Document Type:Technical Results
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California enacted Assembly Bill 32 (AB 32) to address climate change in 2006. It required the California Air Resources Board (ARB) to develop a plan to reduce the State’s greenhouse gas (GHG) emissions to 1990 levels by 2020. ARB developed a plan (i.e., the “Scoping Plan”) made up of a GHG emissions cap-and-trade program and regulatory measures known as “complementary policies” (CPs) to achieve the 2020 target. The CPs, which were designed to achieve climate policy and other important policy objectives, targeted emissions from sectors covered by the GHG cap-and-trade program and those not covered by the program. ARB estimated that the CPs would achieve approximately 80% of the emissions reductions required to achieve the 2020 emissions target. Other jurisdictions, including the European Union, Australia, and the states that make up the Regional Greenhouse Gas Initiative, have developed a similar hybrid policy approach to achieve climate policy objectives.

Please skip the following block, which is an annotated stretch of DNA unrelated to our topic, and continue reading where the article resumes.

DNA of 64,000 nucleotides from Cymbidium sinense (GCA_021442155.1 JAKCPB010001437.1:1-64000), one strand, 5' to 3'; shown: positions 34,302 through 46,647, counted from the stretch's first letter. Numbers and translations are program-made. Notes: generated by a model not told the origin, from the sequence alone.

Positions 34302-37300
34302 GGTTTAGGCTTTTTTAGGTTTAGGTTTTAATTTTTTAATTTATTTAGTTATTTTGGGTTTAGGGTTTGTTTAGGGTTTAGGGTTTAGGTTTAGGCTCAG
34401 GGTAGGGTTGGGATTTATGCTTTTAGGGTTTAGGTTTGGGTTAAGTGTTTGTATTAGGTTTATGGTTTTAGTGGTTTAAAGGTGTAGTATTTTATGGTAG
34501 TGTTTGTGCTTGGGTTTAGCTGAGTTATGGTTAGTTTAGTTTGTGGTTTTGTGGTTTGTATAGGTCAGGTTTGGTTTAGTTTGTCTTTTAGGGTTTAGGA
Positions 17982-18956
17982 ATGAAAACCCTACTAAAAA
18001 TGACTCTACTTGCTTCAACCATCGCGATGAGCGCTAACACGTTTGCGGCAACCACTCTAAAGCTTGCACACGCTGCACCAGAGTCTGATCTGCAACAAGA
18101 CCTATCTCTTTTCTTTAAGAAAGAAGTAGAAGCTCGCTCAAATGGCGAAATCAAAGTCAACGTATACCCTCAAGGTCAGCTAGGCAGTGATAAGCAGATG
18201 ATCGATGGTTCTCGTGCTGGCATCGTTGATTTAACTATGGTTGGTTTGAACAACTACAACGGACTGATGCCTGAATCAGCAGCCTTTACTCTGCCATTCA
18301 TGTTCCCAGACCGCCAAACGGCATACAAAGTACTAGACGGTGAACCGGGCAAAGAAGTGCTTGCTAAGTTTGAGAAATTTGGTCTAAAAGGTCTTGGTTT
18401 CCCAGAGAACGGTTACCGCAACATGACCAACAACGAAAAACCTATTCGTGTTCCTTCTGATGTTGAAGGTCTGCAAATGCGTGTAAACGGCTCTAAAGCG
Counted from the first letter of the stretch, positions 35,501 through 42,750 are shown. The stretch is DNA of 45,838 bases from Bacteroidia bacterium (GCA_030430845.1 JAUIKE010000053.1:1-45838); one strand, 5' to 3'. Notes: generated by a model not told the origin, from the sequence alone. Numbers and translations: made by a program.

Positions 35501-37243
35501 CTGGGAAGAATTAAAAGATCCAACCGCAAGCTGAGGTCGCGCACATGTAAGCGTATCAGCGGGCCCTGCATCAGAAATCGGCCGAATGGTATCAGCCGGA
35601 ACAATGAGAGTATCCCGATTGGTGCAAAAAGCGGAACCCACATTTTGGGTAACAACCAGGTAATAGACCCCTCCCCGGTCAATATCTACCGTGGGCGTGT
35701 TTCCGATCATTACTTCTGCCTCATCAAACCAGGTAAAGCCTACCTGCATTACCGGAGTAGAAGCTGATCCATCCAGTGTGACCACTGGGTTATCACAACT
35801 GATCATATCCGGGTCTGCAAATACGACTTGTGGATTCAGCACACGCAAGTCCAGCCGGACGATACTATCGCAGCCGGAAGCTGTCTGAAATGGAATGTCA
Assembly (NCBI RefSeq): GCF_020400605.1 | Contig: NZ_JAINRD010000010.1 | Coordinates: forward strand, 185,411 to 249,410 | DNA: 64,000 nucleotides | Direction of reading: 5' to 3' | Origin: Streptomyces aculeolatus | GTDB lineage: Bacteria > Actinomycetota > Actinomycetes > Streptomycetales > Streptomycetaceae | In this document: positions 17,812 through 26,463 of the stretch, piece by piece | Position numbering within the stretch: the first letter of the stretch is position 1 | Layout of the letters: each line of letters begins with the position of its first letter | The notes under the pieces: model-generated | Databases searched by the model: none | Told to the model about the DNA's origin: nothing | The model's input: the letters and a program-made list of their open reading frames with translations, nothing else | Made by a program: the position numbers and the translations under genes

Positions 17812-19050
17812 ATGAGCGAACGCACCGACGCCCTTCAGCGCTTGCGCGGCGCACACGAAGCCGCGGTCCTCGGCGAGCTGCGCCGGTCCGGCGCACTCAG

Although this approach has been widely used to address climate change, little analysis has been undertaken on the interactions between CPs and GHG cap-and-trade programs and their impacts on program costs and covered entities. The report concludes that the performance of CPs in achieving emission reductions will have a significant impact on the level of abatement that covered sources will need to achieve to meet the fixed emissions cap in the GHG cap-and-trade program and on expected GHG emission allowance prices. In addition, the potential variance in the performance of CPs and other variables, and recent regulatory decisions that have been made regarding program implementation, will complicate the efforts of electric companies to develop an effective risk management strategy to comply with the program. Conclusions regarding the directional impacts of varying levels of CP performance on emission reduction requirements and allowance prices in California’s cap-and-trade program likely will be applicable to other jurisdictions employing the same policy model to address climate change.
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